Businesses Speak Up for Polystyrene

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Mayor Bloomberg has proposed banning plastic foam cups and food packaging, saying they are bad for the environment. But some businesses are reluctant to part with polystyrene. Here are three reasons why.

It’s cheaper for businesses

The American Chemistry Council, An industry group, estimates the price is three to five times less than paper, metal, or hard plastic.

“We have to change to the plastic cup, right? And you know the price will be higher. So many restaurants, they'll be making, like, less money,” said Jeff Won, who works in the kitchen at a Tex-Mex takeout restaurant in the West Village.

It’s cheaper for consumers

Alex Park, who works at a hot and cold bar in Soho, noticed that most customers choose polystyrene clamshells over hard plastic packaging.

“Some people like it cause it weighs less. And when you weigh the food, like, it all adds up,” Park said.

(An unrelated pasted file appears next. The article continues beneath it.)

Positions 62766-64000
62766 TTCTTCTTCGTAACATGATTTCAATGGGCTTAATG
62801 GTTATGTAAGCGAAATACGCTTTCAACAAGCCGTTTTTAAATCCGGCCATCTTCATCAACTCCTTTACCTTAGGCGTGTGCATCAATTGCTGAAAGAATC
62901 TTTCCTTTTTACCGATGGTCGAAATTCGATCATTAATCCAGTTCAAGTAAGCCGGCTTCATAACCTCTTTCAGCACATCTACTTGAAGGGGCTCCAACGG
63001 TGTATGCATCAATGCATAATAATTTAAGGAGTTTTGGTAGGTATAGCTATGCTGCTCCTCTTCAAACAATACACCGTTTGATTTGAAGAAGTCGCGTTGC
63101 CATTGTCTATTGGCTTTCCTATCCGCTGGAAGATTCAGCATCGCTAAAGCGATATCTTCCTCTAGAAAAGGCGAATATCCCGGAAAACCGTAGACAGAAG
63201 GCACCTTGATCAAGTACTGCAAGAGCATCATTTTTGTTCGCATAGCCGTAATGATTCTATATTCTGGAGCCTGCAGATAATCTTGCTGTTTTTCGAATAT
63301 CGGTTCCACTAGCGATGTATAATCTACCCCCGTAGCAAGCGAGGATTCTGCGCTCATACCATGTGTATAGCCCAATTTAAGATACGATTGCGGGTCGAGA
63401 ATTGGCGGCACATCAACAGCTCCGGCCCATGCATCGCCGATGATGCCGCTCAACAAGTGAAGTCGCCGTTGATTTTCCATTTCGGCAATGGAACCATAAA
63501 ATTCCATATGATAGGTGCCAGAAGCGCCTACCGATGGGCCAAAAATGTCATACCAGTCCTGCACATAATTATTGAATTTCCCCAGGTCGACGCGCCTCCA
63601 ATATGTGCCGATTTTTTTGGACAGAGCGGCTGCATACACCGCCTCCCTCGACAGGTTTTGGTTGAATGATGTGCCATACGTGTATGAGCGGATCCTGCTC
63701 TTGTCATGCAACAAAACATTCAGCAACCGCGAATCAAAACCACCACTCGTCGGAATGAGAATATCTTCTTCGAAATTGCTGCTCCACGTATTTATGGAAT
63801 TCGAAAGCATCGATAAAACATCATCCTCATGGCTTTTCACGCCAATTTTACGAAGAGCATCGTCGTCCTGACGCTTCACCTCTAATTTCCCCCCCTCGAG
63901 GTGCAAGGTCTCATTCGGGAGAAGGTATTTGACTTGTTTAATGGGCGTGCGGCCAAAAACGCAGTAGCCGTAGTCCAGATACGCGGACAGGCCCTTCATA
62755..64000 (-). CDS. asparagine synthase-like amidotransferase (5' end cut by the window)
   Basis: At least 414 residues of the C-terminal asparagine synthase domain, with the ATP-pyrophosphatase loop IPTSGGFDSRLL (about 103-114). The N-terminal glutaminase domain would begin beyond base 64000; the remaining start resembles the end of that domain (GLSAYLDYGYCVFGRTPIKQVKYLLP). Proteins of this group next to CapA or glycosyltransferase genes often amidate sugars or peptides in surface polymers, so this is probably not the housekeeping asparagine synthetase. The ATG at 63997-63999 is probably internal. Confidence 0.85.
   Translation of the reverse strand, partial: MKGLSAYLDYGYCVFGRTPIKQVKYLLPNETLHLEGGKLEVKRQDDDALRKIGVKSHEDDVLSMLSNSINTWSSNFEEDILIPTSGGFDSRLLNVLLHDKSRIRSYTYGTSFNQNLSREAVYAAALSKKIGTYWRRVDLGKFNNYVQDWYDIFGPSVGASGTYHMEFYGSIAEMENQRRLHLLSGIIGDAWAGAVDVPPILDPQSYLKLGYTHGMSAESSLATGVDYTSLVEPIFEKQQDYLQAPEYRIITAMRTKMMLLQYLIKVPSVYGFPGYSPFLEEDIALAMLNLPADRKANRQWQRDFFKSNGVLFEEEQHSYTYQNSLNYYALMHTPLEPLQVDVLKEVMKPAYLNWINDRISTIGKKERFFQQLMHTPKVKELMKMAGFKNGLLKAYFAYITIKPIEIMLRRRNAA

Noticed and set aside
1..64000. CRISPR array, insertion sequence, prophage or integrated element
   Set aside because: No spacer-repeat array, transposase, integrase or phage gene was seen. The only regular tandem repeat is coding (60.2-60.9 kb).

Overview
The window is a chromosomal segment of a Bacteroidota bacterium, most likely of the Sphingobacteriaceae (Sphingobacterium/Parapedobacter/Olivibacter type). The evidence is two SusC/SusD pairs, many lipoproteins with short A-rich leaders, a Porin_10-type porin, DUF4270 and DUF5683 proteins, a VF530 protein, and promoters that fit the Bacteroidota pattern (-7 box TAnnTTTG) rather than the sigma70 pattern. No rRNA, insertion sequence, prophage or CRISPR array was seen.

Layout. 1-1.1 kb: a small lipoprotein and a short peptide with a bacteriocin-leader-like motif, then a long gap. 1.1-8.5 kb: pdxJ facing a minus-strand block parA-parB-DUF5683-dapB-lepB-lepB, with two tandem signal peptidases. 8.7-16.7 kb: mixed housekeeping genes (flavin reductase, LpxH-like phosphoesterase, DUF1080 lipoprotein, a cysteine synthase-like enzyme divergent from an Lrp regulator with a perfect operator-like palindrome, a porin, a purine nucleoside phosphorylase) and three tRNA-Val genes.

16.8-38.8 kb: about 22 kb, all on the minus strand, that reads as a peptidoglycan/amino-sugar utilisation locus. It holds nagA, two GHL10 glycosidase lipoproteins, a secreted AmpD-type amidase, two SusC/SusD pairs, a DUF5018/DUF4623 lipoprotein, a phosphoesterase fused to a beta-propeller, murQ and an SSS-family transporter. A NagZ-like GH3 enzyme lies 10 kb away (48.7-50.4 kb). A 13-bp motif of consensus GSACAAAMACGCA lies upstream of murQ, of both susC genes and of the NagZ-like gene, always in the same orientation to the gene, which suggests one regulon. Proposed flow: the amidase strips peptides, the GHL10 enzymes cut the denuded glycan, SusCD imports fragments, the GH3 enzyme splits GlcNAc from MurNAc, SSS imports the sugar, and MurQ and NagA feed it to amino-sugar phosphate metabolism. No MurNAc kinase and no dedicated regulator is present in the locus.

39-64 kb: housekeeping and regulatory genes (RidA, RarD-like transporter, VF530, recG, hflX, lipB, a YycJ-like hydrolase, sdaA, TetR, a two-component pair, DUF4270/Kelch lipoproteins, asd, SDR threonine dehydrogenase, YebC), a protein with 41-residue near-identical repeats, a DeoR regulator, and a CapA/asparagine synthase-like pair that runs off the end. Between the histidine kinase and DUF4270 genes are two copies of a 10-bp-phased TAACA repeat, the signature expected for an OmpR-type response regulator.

There are some things polystyrene just does better

Like keeping coffee warm.

“If you buy a cup of coffee at Starbucks, you may be getting a double cup or you might be getting a sleeve or a jacket that might go onto the cup. You don't have those concerns with a foam cup because of the fine insulation qualities,” said Frank Liesman, vice president for government affairs for Dart Container Corporation, one of the nation's biggest makers of foam cups. 

Liesman says if he could get Michael Bloomberg's ear, he'd like to try to convince him to give polystyrene a chance.

The American Chemistry Council, an industry group, says New York City should start recycling polystyrene instead of banning it.

Polystyrene is sometimes incorrectly referred to as styrofoam. It makes up about half of one percent of all of New York City's trash.

Environmentalists praised the mayor's proposal, saying it will reduce litter.